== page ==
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Re: RFC 2046 message/partial (sect. 5.2.2) clarification

2003-06-10 04:52:34

Adam M. Costello wrote:

But for new message header fields, if they try to define themselves as
"F fields" (fields that should go in the enclosed header), existing
implementations won't know that, and will put them in the enclosing
header instead.  RFC 2298 provides an example of new header fields
needing to go in the enclosed header.  If it happened once, it can
happen again.

Any new MIME extension fields (viz. those with field names beginning
with "Content-" -- barring inappropriate use as in some early MIXER
fields) should be handled correctly. But for others, that is an issue
that occasionally pops up -- RFC 561/724/733/822/2822 message header
fields aren't self-describing and don't have a regimented fixed format.
That means that for certain operations, an implementation must carry
hard-coded information about how to process specific fields, and changes
or additions require updated code (or may lead to interoperability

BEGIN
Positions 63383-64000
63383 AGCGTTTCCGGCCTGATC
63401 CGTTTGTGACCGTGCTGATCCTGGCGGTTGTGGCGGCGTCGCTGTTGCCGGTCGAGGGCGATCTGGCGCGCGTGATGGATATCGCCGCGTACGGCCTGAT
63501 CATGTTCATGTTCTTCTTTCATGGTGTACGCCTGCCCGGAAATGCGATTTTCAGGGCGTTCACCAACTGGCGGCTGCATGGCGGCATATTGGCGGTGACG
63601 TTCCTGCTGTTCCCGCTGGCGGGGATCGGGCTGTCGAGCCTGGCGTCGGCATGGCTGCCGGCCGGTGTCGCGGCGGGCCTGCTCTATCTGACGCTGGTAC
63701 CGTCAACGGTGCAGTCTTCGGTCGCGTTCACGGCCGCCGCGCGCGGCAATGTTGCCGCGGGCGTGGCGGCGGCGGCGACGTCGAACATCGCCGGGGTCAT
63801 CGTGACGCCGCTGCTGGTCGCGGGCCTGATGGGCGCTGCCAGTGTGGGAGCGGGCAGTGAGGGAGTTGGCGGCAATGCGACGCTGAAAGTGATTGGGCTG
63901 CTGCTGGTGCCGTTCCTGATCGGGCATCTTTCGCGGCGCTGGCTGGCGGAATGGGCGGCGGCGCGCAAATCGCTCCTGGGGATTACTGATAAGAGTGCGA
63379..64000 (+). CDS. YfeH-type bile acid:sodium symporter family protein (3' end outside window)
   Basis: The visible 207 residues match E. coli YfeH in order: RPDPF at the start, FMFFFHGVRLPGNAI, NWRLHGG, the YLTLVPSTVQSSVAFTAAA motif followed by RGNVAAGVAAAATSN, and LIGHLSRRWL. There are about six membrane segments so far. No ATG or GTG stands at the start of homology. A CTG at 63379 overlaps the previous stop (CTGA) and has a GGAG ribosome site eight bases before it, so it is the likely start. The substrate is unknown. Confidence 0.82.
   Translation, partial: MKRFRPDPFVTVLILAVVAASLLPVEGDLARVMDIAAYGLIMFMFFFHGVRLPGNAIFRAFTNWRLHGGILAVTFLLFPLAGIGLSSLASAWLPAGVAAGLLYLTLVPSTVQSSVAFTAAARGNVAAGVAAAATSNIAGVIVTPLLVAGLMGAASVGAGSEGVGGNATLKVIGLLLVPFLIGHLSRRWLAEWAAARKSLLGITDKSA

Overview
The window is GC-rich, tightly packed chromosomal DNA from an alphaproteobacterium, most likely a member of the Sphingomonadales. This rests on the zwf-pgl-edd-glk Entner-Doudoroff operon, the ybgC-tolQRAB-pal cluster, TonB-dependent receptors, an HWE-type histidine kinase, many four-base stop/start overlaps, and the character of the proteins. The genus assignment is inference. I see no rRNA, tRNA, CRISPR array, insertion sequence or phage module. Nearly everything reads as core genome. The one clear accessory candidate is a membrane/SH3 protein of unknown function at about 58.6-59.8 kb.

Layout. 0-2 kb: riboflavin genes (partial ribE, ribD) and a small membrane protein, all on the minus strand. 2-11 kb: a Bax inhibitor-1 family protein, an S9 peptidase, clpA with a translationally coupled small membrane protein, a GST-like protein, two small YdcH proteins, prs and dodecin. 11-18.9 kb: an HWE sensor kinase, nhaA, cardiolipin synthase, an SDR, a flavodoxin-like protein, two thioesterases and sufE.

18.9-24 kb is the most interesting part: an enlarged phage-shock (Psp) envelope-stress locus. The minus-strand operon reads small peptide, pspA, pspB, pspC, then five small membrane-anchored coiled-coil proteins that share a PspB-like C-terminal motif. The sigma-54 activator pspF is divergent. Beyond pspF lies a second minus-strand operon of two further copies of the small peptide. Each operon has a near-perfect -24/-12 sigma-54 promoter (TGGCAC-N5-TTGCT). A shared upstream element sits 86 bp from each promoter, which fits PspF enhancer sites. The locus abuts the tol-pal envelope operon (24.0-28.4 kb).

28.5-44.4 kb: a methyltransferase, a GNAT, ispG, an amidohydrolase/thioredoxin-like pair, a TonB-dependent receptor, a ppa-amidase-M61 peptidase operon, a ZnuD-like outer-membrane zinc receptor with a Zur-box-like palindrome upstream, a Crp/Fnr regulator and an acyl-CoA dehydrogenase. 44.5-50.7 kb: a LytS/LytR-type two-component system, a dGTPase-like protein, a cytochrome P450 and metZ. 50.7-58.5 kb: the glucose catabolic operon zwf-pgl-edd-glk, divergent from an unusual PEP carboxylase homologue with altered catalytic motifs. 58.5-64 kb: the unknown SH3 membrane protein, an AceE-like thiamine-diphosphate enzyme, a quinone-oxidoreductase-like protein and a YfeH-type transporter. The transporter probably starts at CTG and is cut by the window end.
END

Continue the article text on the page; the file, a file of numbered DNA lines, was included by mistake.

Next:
issues).  Simply parsing header fields requires some hard-coded
information; for example one cannot simply assume that in all cases
parentheses delimit comments -- that doesn't apply to unstructured
fields (or unstructured parts of fields that mix structure and
unstructured content), MIXER fields (where comments are forbidden and
parentheses are used for other constructs), fields that use RFC 2533
"features" specifications (which use parentheses for grouping), or
fields which may contain URIs (parentheses -- not necessarily balanced --
are legal characters in URIs).

Message fragmentation seems pretty hairy.  Does anything actually use

I can't say for certain. I haven't seen any actual use of message/partial,
although ad-hoc approaches to splitting large messages and recombining
are in widespread use in Usenet binary newsgroups.  Somebody claimed (a
few months ago) that message/partial constituted a "new" exploit of
anti-virus software, but in reality it turned out that certain AV software
that claimed to function as an email gateway wasn't correctly handling
message/partial (and most likely message/external-body) as documented in
the decade-old RFC 1344.

Incidentally, there's an error in the fragmentation/reassembly example
in RFC 2046 (and as repeated and modified here): the order of Message-ID
and Subject fields is reversed in the reassembled message as compared to
the enclosed header in the first piece, in violation of the "in order"
part of rule 3.